Mar 5th, 2024
9 mins

From 30th April 2024, further import control changes will come into effect. Below is information on both what you need to do now and when the additional changes are implemented, to be compliant and avoid disruption to your business and supply chain.

Changes introduced on 31 January 2024 

New import controls were introduced on 31 January 2024 when the following changes were implemented:

  • The introduction of health certification on imports from the EU/EFTA of medium risk:
  • animal products
  • plants
  • plant products
  • The introduction of health certification on imports of high-risk food and feed of non-animal origin via the EU/EFTA.
  • The introduction of import notifications for EU/EFTA products (i.e. not Qualifying Northern Irish Goods) from the island of Ireland to Great Britain.
  • The introduction of the Common Health Entry Document (CHED) import notification in place of the IMP for import notifications of EU/EFTA imports of Products of Animal Origin (POAO) and for High-Risk Food and Feed of Non-Animal Origin (HRFNAO) imported into GB via the EU/EFTA.

How to comply with changes that are now in place:   

  1. Several common errors have been identified through the documentary checks undertaken since 31 January.  You can read the summary here.
    2. Read the Frequently Asked QuestionsDefra have received about IPAFFS and Health Certificates.
    3. Register for IPAFFS online on GOV UK if you haven’t already done so. The person or business completing the CHED Part 1 import notification must have a UK address to register for IPAFFS.
    4. Know your risk category – use the online guidance to find the risk category of your commodity.
    5. Ensure that your EU supply chain is providing you with health certificates and/or phytosanitary certificates.
    6. Consider using a digitally signed and verifiable GB export health certificate (EHC) in place of the paper version of the certificate for live animals and POAO imports from EU and EFTA countries where the PDF health certificate can be electronically verified. Defra will accept verifiable PDF certificates from TRACES and other EU/EFTA MS systems listed on GOV UK. You can still use a paper GB health certificate.
    7. Correctly submit your import notification in IPAFFS:
  1. Remind your freight forwarder or customs agent to double-check that the correct CHED import notification reference in the correct format, and the correct doc code, has been entered in the customs declaration for your consignments of EU goods, and that commodity codes and net weights are also included in the declaration. This will be important from 30th April when goods start to arrive through ports with a designated BCP.

What changes are coming on 30th April 2024? 

In addition to complying with the current controls that came into effect on January 31, from 30 April 2024 traders must: ​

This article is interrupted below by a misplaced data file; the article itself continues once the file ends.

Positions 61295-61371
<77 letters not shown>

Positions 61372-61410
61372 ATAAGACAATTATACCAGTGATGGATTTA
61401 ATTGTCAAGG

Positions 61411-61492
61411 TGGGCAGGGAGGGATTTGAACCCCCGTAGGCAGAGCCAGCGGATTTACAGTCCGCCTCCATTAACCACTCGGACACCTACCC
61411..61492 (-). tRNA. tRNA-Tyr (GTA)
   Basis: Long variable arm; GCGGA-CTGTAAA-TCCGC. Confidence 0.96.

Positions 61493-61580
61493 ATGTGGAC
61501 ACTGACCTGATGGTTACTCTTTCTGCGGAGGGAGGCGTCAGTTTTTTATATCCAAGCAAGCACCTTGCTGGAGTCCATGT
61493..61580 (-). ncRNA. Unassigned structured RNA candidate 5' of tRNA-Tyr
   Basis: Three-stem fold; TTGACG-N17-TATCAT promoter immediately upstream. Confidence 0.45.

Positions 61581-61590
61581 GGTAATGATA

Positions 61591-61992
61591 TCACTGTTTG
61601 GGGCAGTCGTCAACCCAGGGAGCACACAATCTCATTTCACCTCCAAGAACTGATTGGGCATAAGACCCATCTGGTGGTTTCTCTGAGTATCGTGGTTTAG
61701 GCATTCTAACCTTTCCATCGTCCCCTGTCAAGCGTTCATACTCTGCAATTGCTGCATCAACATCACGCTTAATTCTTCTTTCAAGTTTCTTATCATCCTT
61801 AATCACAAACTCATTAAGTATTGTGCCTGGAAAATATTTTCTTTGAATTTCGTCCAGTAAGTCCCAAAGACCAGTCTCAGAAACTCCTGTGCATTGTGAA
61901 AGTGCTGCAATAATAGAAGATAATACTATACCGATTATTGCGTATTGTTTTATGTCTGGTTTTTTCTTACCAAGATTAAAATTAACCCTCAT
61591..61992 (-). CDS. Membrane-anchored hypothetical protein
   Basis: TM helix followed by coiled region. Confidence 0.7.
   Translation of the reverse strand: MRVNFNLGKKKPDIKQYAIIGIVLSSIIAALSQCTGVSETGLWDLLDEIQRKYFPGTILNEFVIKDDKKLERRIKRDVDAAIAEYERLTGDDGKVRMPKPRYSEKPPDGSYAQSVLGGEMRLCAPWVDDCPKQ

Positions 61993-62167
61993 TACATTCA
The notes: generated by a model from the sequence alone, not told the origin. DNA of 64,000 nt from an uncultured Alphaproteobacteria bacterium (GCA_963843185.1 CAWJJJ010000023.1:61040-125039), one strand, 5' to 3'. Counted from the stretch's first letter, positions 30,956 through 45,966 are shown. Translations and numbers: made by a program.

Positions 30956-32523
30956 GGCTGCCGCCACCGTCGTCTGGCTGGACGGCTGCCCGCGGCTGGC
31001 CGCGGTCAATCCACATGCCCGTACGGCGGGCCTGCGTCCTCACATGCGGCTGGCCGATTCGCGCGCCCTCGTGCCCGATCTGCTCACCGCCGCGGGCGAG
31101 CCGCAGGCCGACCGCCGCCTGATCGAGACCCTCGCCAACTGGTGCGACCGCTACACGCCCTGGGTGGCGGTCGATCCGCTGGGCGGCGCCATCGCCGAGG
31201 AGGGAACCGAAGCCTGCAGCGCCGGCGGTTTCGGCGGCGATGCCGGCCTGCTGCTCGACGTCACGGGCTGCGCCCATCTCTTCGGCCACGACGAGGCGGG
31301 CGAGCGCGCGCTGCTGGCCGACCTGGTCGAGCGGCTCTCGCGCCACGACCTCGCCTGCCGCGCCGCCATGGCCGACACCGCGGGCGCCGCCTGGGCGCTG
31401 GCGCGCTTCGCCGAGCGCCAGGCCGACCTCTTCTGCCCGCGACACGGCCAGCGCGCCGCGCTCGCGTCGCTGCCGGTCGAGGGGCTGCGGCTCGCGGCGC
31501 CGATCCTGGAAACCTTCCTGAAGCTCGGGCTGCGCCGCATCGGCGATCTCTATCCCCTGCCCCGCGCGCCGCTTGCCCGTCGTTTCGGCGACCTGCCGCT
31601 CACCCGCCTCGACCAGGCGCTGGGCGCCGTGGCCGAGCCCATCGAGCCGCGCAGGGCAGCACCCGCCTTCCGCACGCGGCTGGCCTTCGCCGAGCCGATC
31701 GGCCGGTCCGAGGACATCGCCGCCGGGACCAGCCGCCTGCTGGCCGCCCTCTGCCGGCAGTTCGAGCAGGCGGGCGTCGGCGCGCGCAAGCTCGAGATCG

• Ensure goods from EU /EFTA enter GB through an appropriately designated Border Control Post (BCP) or Control Point (CP) for your commodity type where risk-based documentary, identity and physical checks will take place.
  • Present the consignment for inspection at a BCP or CP when called. Existing inspections of high-risk plants and plant products from the EU, Switzerland, and Lichtenstein will move from Places of Destination (PoDs) to BCP and CP’s.
  • Upload IUU documents to the CHED import notification created in IPAFFS for a consignment containing fish or fishery products for human consumption before submitting the import notification.

Additionally, imports from non-EU/EFTA risk assessed countries will begin to align with the BTOM regime. Changes to import controls for non-EU/EFTA risk assessed countries will include:

  • The simplification of imports including removal of health certification and routine checks on low-risk animal products (they will be subject to intelligence-led interventions).
  • A reduction of physical and identity checks on medium-risk animal products from non-EU/EFTA risk assessed countries.
  • Changes to checks rates and the removal of requirements for import controls on certain low risk plants and plant products from risk assessed non-EU/EFTA countries
  • Proportionate level of checks for high and medium risk plants and continued requirement for a Phytosanitary Certificate (PC) and CHED import notifications made on IPAFFS.

Find out more about non-EU/EFTA BTOM risk categories for Animal Products

Find out more about non-EU/EFTA BTOM risk categories for Plant Products

Resources to help and prepare you for the changes that are coming

Sign up to Defra’s series of webinars for traders. These sessions will tell you all you need to know about changes to import processes from 30 April 2024 under the Border Target Operating Model. They will provide a step-by-step guide to importing to GB from EU/EFTA and will provide information on entering through a port of entry with a border control post and outline what happens once you get there.

Read Defra guidance on how to comply with your legal responsibilities for:



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